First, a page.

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Urban city transport ambitions require long-term planning

Update: December, 23/2013 - 09:45

Professor Manfred Breithaupt, senior transport advisor for the German Society for International Cooperation, spoke to Viet Nam News about how Vietnamese cities can cope with rising numbers of personal vehicles.

The Transport Ministry of Viet Nam has proposed limiting personal vehicles entering the downtown area, but this has caused concerns by experts and the public alike, because personal vehicles are still the dominating force in Viet Nam's urban cities. What are your thoughts about this?

Dealing only with the supply side, while trying to satisfy increasing demand by building more road infrastructure, will not help to solve the problems of increasing congestion and other adverse effects of motorized individual urban transport.

In this context, we welcome the government's decision to increase parking fees, traffic fines and also restricting and limiting vehicle entries, especially in the downtown area's of major cities.

Such restrictions can promote compact development of urban areas which, in turn, can help in creating more accessible and less automobile-dependent communities.

However, I would like to caution that such measures should be carefully planned holistically before being actually implemented, otherwise many private vehicle trips would simply shift to other parts of the city, resulting in no actual reduction in mileage or emissions.

It is best that such measures are combined and implemented together with other disincentives to driving and, at the same time, conditions for walking, cycling and public transportation (in terms of services, frequency and infrastructure) be improved. We call it the push and pull approach. We shall also not forget that such restrictions should be flexible enough to accommodate the travel demand patterns of vehicles used for business (taxis, delivery vehicles, vehicles used for construction work, etc.).

Limiting personal vehicles has been used in cities around the world. However, those cities often have developed public transportation systems and infrastructure.

For Vietnamese cities, what are the options we have, considering the less-developed picture?

It is important to understand that cities which have successfully implemented such measures have, in the past, faced similar situations as to those the Vietnamese cities are facing today, namely – congestion, pollution, increased fatalities and a decreasing quality of life.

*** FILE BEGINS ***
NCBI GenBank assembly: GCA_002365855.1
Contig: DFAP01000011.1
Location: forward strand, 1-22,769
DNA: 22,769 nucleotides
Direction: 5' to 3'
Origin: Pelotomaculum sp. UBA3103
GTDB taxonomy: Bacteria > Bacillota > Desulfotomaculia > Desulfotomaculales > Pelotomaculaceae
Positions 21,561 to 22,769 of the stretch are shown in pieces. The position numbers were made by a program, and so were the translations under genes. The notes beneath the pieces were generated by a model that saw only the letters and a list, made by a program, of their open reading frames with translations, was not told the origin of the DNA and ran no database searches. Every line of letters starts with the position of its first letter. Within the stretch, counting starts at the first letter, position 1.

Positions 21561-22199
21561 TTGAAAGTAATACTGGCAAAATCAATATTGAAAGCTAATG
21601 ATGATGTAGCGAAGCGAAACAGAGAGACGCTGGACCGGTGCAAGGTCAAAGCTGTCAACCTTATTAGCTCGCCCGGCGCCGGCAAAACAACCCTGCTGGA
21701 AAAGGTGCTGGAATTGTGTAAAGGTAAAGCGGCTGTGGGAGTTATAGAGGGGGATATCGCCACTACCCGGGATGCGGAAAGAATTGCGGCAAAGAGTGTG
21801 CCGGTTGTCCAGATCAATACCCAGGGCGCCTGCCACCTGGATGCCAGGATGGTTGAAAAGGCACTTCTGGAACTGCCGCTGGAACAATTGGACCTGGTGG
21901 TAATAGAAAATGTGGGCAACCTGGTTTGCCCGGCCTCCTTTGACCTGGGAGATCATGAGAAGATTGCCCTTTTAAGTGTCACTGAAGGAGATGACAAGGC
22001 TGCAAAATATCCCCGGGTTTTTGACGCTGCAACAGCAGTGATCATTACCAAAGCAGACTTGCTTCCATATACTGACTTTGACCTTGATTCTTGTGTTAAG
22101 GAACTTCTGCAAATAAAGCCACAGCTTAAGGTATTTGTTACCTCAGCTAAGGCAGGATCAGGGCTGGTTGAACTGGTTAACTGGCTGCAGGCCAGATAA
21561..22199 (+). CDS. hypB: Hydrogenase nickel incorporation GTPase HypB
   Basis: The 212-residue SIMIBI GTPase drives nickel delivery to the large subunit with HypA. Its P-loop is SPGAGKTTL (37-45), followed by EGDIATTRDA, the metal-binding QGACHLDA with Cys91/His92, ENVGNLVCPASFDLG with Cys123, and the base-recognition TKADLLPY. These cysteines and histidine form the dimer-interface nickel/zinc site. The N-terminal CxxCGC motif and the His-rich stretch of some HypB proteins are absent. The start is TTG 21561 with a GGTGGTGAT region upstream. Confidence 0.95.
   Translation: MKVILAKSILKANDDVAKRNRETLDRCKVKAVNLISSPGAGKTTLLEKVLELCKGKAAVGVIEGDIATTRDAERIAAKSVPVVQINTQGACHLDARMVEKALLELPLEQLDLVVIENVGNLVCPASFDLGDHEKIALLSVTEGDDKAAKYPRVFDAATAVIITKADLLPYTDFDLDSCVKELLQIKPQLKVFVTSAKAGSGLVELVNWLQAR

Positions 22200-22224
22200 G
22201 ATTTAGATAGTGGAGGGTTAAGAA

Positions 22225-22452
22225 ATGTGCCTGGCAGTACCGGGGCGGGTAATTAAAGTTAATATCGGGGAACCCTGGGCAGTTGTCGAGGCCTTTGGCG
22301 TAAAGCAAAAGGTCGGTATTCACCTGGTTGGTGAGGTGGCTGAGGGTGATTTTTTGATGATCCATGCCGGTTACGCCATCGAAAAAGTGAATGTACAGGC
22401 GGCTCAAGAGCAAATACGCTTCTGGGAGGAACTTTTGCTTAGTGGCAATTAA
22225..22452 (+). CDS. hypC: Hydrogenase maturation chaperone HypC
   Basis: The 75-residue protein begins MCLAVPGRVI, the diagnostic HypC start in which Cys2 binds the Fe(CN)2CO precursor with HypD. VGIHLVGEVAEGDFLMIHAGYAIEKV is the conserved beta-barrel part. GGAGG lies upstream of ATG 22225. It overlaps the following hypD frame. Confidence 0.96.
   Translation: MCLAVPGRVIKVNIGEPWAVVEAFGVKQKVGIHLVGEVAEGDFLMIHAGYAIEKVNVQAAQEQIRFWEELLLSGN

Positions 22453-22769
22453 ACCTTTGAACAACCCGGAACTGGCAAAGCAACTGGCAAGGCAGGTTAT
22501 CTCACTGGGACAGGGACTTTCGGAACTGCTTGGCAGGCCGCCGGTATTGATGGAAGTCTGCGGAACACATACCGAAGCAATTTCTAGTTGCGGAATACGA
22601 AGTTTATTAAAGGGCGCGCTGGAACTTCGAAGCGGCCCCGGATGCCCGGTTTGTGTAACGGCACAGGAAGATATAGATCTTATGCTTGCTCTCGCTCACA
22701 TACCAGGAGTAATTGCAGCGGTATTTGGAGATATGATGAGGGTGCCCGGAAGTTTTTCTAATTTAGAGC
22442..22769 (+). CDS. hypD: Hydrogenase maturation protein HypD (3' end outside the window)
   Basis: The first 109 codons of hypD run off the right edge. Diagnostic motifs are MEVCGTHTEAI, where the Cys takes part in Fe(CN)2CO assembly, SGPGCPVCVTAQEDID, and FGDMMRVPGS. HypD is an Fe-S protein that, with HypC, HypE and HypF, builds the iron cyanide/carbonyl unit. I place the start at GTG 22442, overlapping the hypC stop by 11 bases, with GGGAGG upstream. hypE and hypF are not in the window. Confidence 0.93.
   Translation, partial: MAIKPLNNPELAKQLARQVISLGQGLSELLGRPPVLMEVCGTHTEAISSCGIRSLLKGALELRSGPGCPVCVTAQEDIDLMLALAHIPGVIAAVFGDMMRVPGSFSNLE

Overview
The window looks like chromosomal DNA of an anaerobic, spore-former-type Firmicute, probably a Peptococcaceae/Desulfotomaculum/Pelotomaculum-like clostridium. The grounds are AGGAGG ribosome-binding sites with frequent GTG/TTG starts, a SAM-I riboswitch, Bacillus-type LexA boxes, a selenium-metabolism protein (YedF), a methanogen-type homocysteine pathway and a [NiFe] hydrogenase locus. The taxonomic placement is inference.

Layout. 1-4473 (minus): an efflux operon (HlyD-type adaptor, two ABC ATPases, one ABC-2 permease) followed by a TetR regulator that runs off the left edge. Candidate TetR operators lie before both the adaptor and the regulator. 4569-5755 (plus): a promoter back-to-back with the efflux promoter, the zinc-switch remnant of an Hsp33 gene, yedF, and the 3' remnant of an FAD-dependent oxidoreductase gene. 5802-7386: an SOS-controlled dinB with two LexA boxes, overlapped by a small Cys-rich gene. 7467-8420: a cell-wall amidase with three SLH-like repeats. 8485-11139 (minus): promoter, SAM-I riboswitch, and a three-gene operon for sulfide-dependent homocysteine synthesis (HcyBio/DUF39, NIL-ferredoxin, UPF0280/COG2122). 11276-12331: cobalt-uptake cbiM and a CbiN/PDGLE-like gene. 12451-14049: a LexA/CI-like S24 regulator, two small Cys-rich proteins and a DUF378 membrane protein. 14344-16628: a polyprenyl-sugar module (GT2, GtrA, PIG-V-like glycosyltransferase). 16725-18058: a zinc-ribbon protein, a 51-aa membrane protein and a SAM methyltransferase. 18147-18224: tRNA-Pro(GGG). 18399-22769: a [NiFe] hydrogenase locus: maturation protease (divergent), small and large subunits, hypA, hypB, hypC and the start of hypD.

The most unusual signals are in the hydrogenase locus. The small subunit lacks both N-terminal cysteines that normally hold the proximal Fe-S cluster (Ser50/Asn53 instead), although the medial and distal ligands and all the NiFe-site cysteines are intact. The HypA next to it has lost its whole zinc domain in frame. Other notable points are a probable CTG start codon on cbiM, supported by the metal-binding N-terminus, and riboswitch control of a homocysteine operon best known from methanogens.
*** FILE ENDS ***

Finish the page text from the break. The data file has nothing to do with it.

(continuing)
However, through institutional and regulatory reforms these cities have transformed themselves and still continue to do so.

The first step towards countering the exponential growth of personal vehicles is to provide high quality public transport.

This should be supported by prioritizing public transport investments and non-motorized transport (NMT) related infrastructures, compared to building flyovers, widening of road lanes, etc.

Many European cities have demonstrated that "parking management" can be successfully used to minimize the ill-effects of auto-centric policies. Tools such as pricing, on-street and off-street parking time-limits, reducing parking in inner parts of the city, and abolishing parking minimums are correctly used in combination in cities like Berlin, Munich, London, Zurich, Paris and many other places.

The key is to treat parking space as a real-estate commodity, rather than as a necessity.

If we limit personal vehicles effectively, there must be better urban management policies on designating proper areas for parking, walking streets, and other options for the public to use transportation.

Does this require a complete change in our urban management vision?

The first, and foremost, is that our mobility solutions should be designed to move people, and not cars or motorbikes.

Authorities need to understand that building more roads is not going to solve the problem because increasing road space only attracts more traffic, supports urban sprawl and increases the length of trips.

Vietnamese cities must invest in high quality public transport, with a priority on integrating existing or proposed city bus services with other transit modes, not to forget to support better pedestrian and cycling networks to also encourage non-motorized transport usage.

Cities should actively manage their growth and development patterns in order to facilitate and reinforce the advantages of sustainable transport modes.

Politicians and authorities should have a vision for their respective cities. The question that need to be asked is: What should their city look like in 10 years, 20 years or 30 years from now?

Will it be a livable city, having well preserved historic centers with open and public spaces, with a well functioning urban transport system, or a city blanketed with congestion and exhaust fumes?

Many cities have recognized the needs of their citizens and are moving towards profound changes in how they organize urban mobility. All priority goes towards a well-integrated public transport system, supported by a high quality walking and cycling infrastructure.

In those cities, there is a high share of public and non – motorized transport users. Very often, financial support to cities from Central and Provincial Government for urban transport infrastructure is limited only to investments in sustainable urban transport facilities. — VNS



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